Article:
clock menu more-arrow no yes

Filed under:

Dear Abby: Man wearing out welcome in old girlfriend's new home

Dear Abby: I am a 29-year-old registered nurse who has never been married. Recently, I bought a home, and soon after, an old boyfriend, "Gary," started coming around. I was happy about it at first, but he's been staying here at my place for two months now and hasn't paid any rent.

Gary buys his own beer and has brought home a few grocery items from time to time but nothing to speak of. He had the electricity turned off at his place so his expenses are minimal. He also brought along his cat but never cleans out her litter box.

He does no housework and comes and goes as he pleases. I do not want him sharing my home without contributing anything. Is there a way to tell him without wrecking our relationship? — Canadian Joan

Dear Joan: It appears that not only is the heat off at Gary's house, the temperature at yours is cooling fast. Tell him that if he can't help you with the rent, household chores, groceries and the litter box, it's time to turn up the heat at his place. And please don't feel guilty about it. It's called being assertive.

Dear Abby: I'm a freshman in high school who has trouble making friends. My grades are good. I'm learning how to play a musical instrument, and I think I'm a nice guy.

My problem is so many of my schoolmates judge others by their possessions — cell phones, iPod, laptop, etc. It matters what brand of clothing you wear and how much money you have. If you don't have those things, or your parents aren't rich, you're treated as an outcast. Character or talent doesn't matter, apparently — only money. This has started affecting my self-esteem. What do you advise? — Just a Nice Guy in Arizona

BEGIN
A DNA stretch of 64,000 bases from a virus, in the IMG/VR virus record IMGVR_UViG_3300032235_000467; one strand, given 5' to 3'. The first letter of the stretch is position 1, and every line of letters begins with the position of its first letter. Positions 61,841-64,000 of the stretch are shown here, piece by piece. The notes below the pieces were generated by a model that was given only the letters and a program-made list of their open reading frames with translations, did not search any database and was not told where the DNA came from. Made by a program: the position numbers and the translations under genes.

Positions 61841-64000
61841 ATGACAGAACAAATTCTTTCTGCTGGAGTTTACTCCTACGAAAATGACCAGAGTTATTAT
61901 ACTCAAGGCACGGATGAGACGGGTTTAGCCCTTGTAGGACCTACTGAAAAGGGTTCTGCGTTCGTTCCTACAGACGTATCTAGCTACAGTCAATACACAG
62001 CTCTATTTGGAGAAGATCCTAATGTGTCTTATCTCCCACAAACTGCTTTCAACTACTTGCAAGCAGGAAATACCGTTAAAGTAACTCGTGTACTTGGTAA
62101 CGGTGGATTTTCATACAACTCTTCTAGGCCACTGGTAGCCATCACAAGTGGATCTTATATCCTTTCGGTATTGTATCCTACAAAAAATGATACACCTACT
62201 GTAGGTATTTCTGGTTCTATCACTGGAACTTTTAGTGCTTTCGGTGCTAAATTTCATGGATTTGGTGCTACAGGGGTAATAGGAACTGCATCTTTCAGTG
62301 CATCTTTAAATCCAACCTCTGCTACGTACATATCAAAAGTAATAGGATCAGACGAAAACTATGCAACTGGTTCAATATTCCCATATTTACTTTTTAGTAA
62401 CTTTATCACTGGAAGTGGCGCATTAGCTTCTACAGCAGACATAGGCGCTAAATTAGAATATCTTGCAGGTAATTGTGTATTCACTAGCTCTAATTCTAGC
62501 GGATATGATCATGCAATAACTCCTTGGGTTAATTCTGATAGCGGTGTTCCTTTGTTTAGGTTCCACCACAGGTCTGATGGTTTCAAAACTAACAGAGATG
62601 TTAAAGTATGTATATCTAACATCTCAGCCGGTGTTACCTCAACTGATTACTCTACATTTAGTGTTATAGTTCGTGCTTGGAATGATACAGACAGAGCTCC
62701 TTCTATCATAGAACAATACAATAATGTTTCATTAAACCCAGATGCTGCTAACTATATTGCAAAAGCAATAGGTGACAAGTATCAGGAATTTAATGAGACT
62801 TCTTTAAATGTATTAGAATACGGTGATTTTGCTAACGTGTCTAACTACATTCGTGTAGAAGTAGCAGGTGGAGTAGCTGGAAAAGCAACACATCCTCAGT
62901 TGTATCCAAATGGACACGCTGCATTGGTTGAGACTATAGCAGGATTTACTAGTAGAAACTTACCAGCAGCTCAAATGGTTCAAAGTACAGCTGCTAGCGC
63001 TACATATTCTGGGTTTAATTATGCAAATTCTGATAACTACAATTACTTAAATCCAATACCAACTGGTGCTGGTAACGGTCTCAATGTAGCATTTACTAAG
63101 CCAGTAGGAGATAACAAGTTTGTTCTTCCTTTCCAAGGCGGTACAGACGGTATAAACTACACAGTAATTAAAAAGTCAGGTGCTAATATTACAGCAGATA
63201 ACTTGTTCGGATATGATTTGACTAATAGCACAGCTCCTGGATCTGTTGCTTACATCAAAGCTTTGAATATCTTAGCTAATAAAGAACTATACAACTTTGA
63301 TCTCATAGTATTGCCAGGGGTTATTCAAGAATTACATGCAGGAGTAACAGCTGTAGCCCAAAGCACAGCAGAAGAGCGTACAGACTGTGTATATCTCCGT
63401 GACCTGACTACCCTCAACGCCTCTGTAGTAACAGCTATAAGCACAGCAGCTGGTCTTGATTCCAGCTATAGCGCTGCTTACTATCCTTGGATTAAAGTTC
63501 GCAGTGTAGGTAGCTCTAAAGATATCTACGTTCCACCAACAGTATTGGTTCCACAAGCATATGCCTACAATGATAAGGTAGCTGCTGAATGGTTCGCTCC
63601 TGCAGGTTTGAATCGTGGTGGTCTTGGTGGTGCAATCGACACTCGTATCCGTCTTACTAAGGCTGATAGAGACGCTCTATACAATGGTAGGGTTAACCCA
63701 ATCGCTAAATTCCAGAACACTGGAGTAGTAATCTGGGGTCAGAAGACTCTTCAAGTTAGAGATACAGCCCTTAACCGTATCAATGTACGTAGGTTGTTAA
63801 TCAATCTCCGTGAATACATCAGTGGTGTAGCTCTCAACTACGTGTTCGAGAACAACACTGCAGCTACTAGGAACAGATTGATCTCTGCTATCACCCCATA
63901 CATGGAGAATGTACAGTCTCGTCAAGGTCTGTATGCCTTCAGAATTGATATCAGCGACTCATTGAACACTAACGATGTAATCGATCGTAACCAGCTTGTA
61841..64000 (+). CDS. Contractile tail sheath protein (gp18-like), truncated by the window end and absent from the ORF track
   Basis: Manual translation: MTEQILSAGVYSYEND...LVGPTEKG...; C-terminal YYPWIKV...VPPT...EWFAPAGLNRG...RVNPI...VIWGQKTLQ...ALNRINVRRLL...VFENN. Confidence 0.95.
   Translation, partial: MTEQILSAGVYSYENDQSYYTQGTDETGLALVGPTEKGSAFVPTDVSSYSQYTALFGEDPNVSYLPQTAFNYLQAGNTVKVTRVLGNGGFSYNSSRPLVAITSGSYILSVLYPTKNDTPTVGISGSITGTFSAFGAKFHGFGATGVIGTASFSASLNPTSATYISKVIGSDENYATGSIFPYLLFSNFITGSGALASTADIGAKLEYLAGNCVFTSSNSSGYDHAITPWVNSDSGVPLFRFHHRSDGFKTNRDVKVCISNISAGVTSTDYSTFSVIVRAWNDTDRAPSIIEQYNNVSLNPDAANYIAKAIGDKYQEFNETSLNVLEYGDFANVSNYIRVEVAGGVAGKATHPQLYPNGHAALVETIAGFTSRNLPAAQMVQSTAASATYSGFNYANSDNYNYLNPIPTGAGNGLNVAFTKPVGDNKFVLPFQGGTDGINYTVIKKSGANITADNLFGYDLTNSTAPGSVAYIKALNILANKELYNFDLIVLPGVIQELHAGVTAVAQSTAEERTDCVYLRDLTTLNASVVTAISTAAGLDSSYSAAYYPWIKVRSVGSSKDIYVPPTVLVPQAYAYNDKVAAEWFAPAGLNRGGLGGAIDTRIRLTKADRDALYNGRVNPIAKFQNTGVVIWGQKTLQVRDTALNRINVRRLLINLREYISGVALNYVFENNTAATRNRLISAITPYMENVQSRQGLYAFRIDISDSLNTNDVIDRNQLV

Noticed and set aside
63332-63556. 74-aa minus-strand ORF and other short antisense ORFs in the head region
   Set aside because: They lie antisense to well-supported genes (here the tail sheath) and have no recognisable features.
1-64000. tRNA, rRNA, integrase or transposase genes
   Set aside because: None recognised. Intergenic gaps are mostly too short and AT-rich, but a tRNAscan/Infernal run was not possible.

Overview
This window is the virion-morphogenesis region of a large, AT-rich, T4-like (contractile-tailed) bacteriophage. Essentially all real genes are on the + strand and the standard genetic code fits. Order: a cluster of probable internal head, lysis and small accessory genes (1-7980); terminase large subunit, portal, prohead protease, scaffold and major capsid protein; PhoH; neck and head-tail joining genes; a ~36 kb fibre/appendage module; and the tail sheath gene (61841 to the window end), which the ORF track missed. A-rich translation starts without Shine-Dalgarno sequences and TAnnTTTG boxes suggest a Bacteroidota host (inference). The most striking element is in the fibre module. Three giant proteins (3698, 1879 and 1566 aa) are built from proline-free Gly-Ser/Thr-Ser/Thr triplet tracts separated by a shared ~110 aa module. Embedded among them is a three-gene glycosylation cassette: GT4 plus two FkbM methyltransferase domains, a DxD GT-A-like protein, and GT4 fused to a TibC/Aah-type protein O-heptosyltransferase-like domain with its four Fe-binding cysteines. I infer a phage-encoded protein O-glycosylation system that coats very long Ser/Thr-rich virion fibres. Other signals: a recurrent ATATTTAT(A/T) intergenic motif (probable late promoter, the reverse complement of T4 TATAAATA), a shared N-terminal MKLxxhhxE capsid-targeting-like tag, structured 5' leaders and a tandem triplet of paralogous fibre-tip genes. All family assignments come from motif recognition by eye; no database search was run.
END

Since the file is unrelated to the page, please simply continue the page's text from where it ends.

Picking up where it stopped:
Dear Nice Guy: You will be better off, and lead a happier life, if you stop looking for acceptance from shallow, immature kids who belong to tight, judgmental little cliques. Join activities where you will meet others with values more like your own. Some places to start would be special interest clubs at school, scouting, a sport, your church youth group or volunteering if you have some free time. There is nothing "wrong" with you. Many people develop their social skills and blossom after high school.

Dear Abby: My wife has been criticizing my table manners ever since our wedding. When we're having dinner, if we're having meatloaf, broccoli and mashed potatoes, I eat all of my meatloaf and then all of my broccoli before starting on the mashed potatoes.

My wife claims it is proper etiquette to rotate one bite of each different food rather than consume all of any one of them before moving on to the next. I have never heard of this rule and neither has anyone else I have asked.

Am I violating a rule of etiquette, or is this something else my wife has "cooked up?" — Ruminating in Rio Rancho, N.M.

Dear Ruminating: I have never heard of such a rule either, nor is it mentioned in "Emily Post's Etiquette (16th Edition)." Your wife may have cooked it up, but that doesn't mean you have to swallow it.

Dear Abby is written by Abigail Van Buren, also known as Jeanne Phillips, and was founded by her mother, Pauline Phillips. Write Dear Abby at or P.O. Box 69440, Los Angeles, CA 90069.